The Federal Government has borrowed no less than N1.47 trillion from deposit money banks in the last three months, possibly through debt instruments from its monetary authorities.
The development, according to a National Bureau of Statistics (NBS) report, is coming when “oil economy” had stabilised besides other borrowings from international sources.
While budget financing may have necessitated the shopping for the funds, there is also the disturbing aspect of an accompanying regime of huge interest payments.
This was much confirmed by the Debt Management Office which noted that government had spent about N656 billion in servicing domestic debts during the period.
This is besides the N643 billion expended on same subject in the first quarter.
With the N1.47 trillion figures, government emerged the third-highest borrower coming immediately after the oil and gas as well as the manufacturing sectors, which took N3.45 trillion and N 2.02 trillion.
However, capital inflows dipped by $790 million ahead of the second quarter (Q2) Gross Domestic Product report.
Specifically, the total value of capital importation into the country stood at $5.5 billion in the period under review against the $6.3 billion statistics of the first quarter, representing a decrease of 12.53 per cent, but a 207.62 per cent increase over postings of the corresponding period of 2017.
It is noteworthy to mention that capital market operators have been lamenting the developments in the political space, which they feared were sending a wrong signal to investors, as market indices keep nose-diving.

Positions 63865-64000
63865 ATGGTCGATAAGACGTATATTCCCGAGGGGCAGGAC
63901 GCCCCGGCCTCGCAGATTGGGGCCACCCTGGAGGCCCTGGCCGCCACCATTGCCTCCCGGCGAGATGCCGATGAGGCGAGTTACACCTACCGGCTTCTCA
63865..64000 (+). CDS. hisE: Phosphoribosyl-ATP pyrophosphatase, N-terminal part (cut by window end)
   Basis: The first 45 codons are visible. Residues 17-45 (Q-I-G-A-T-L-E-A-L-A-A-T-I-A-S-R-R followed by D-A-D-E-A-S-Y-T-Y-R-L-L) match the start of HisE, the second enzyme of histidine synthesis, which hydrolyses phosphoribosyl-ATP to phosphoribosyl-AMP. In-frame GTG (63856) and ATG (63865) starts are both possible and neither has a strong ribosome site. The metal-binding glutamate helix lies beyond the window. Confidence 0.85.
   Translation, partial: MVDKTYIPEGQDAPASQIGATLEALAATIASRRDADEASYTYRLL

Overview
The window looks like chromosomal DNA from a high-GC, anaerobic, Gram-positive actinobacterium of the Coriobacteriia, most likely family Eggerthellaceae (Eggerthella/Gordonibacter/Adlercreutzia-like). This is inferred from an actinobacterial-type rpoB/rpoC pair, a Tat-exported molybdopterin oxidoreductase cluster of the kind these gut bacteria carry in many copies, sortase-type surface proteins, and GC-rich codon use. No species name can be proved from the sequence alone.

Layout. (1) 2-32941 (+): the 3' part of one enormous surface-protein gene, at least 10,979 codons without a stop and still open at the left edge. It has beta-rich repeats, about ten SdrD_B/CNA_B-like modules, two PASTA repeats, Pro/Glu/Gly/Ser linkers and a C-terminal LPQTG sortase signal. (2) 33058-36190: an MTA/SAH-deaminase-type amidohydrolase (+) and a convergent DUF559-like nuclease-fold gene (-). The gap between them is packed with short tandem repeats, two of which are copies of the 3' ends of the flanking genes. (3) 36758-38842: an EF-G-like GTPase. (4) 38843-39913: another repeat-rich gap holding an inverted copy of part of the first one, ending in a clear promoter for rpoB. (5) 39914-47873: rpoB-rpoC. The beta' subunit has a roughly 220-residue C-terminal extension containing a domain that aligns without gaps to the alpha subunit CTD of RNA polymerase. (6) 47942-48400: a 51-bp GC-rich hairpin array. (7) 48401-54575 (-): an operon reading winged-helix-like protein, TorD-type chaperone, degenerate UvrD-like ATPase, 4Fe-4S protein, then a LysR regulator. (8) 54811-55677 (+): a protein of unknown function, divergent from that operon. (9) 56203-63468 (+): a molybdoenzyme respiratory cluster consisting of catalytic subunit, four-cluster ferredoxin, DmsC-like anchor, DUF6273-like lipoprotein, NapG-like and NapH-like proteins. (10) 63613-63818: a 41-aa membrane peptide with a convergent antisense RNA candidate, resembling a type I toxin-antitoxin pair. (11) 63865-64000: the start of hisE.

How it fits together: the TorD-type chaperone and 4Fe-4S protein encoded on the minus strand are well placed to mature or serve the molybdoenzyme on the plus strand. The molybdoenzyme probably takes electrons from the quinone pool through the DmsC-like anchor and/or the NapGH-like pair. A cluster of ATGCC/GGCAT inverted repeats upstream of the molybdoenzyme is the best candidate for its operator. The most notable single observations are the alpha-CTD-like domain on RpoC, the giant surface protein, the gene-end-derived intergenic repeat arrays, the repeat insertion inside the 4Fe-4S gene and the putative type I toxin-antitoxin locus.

Interestingly, the NBS report stated that the unsavoury results in Q2 followed decline in portfolio and other investments, recording 9.76 per cent and 24.07 per cent.
Nevertheless, the largest receipt was from portfolio investment, accounting for 74.7 per cent ($4.11 billion) of the total, followed by other investment, 20.5 per cent ($1.13 billion); and Foreign Direct Investment’s (FDI) 4.7 per cent ($261.4 million).
Conversely, the new face of government’s diversification agenda – agriculture – was among the unimpressive sectors, getting N523 billion credit while mining and quarrying in the solid minerals industry, had N10.17 billion.
But experts have traced the poor financial fortunes of both sectors to uncharted courses of the moment.
The Head of Research at FSDH Merchant Bank Limited, Ayodele Akinwumi, said the crisis that rocked the agriculture belts could not be ignored, especially by banks, which were not only after interest rate payments, but also the repayment of the loans.
Another analyst, Egie Akpata, regretted that the solid minerals sector, though listed in the nation’s economic document, was yet to get its deserved attention.
Meanwhile, the Federal Mortgage Bank of Nigeria (FMBN) is seeking the approval of the presidency to recapitalise with N500 billion.
The Managing Director, Ahmed Dangiwa, dropped the hint while addressing State House Correspondents after he led officials to a closed-door meeting with Vice President Yemi Osinbajo at the Presidential Villa, Abuja.
He explained that the recapitalisation would reposition the organisation for more local and informal investments.
The FMBN boss said: “We have to seek recapitalisation because even commercial banks have recapitalised over time.
N5 billion has been the share capital of the bank but only N2.5 billion has been paid.
“Even other private mortgage banks (PMBs) have capitalised over N5 billion.
With the recapitalisation of N500 billion, we will attract both local and informal investments 10 times over. It is going to reposition the bank.”
He said the team was in the Villa as a follow-up to an earlier request as well as to brief the vice president on the agency’s sundry activities.